Texas school districts are not compelled to offer classes studying the Bible under a new law, according to a ruling from the Texas State Attorney General, Greg Abbott.
State Rep. Warren Chisum, R-Pampa, proposed a bill to require the classes, in the 2007 legislative session. Though the bill passed, it was amended several times and in the final form the language was ambiguous as to whether districts would be required to offer the class.
Earlier this year the State Board of Education refused to issue standards for a Bible class, and so the AG’s ruling took on additional urgency: School districts are left to their own devices on creating a Bible class that would pass scrutiny under the 1st Amendment. Several districts in Texas have offered such classes, but when challenged on constitutional grounds, the classes have been modified to avoid advocacy of religion. Most of Texas’s more than 200 school districts are anxious to avoid going to court over courses that they are required to offer.
Now we know the Bible classes are not required.
But if a district does offer the classes, neither the SBOE nor the Attorney General has provided guidance to school districts on how to keep the classes legal. In the absence of clear guidance, individual districts offer Bible classes at their own peril. The districts would bear all litigation costs.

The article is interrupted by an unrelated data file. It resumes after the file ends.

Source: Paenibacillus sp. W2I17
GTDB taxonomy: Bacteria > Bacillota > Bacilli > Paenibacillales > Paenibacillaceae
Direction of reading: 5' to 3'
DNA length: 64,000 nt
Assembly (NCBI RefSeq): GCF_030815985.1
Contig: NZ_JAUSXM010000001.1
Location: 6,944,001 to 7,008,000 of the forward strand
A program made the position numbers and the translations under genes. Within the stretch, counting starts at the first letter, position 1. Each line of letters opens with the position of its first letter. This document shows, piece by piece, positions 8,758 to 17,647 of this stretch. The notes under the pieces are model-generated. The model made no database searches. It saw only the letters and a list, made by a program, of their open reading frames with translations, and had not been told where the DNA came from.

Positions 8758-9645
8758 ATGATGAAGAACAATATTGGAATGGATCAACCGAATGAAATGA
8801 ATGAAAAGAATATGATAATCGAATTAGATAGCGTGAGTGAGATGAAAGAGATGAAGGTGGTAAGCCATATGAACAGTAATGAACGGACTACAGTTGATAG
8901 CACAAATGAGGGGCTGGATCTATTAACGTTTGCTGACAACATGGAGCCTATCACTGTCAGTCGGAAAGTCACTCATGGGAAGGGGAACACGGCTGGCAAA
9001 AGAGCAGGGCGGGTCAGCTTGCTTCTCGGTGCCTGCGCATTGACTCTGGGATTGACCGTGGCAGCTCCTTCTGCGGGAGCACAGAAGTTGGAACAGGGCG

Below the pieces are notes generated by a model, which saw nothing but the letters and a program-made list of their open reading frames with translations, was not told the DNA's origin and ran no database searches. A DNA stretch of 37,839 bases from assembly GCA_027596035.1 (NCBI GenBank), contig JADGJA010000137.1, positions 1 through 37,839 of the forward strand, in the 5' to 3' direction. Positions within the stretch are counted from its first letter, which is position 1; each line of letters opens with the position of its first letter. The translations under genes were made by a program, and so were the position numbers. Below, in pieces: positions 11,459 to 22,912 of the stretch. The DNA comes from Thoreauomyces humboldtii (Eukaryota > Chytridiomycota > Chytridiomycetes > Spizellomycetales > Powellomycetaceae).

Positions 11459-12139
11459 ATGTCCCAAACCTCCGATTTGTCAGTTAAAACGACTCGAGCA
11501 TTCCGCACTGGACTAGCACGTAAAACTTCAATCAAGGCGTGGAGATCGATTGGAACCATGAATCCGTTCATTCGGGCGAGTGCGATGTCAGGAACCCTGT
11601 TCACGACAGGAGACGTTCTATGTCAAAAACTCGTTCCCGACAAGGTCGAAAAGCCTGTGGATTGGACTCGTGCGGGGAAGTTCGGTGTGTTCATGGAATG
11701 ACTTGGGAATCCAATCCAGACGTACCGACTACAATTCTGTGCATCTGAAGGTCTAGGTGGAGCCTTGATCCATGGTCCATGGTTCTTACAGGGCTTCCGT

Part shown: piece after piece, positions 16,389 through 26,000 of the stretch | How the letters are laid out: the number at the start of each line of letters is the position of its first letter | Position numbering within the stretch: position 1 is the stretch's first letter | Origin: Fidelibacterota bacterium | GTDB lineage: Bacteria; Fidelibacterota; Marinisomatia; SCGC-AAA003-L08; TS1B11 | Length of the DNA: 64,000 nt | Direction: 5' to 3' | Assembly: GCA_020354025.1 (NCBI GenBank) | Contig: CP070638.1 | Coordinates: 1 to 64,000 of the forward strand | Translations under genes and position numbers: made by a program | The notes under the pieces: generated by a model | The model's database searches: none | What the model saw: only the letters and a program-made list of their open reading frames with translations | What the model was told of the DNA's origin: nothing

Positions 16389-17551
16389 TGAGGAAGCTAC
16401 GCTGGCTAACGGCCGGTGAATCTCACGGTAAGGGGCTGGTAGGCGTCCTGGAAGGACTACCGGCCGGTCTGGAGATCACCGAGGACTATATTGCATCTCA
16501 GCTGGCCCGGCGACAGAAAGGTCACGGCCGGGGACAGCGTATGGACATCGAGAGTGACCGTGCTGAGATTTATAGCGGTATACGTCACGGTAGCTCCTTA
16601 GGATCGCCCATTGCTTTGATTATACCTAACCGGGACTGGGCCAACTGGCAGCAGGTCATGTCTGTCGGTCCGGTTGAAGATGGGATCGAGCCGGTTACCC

“Local school boards can now breathe a sigh of relief,” Miller said. “The State Board of Education threw them under the bus last month by refusing to adopt the clear, specific standards schools need to give the Bible the respect it deserves and help them stay out of court. Now, schools won’t be required to maneuver through a legal minefield without a map.”
After reading Abbott’s opinion, however, Jonathan Saenz of the Free Market Foundation said it was clear “Texas schools are required to have some type of instruction in the Bible, which is the Hebrew Scriptures and New Testament.”
“Schools are not required to offer a particular type of course in order to meet the requirement of having some type of instruction in the Bible, but they have to offer something,” Saenz said.
The Free Market Foundation promotes families, churches and freedom.
Abbott’s office referred inquires to the last sentence in the opinion summary:
“If a school district or charter school chooses to offer a course authorized by section 28.011 and fewer than fifteen students at a campus register to enroll in the course, the district or charter school is not required to provide the course at that campus for that semester, but that does not mean that the school is not required to comply with the curriculum requirements in subsection 28.002 (a)(2).”
According to the Fort Worth Star-Telegram, Bible classes are not popular among Texas teenagers anyway. Maybe the students have more common sense and a greater drive to achieve in education than do the state legislators.
Most Texas high schools offer studies on parts of the Bible, in either in Advanced Placement literature and history courses, or in regular academic English courses. Rep. Warren Chisum and the state legislature appear to have ignored this offering.
Controversy is expected to continue.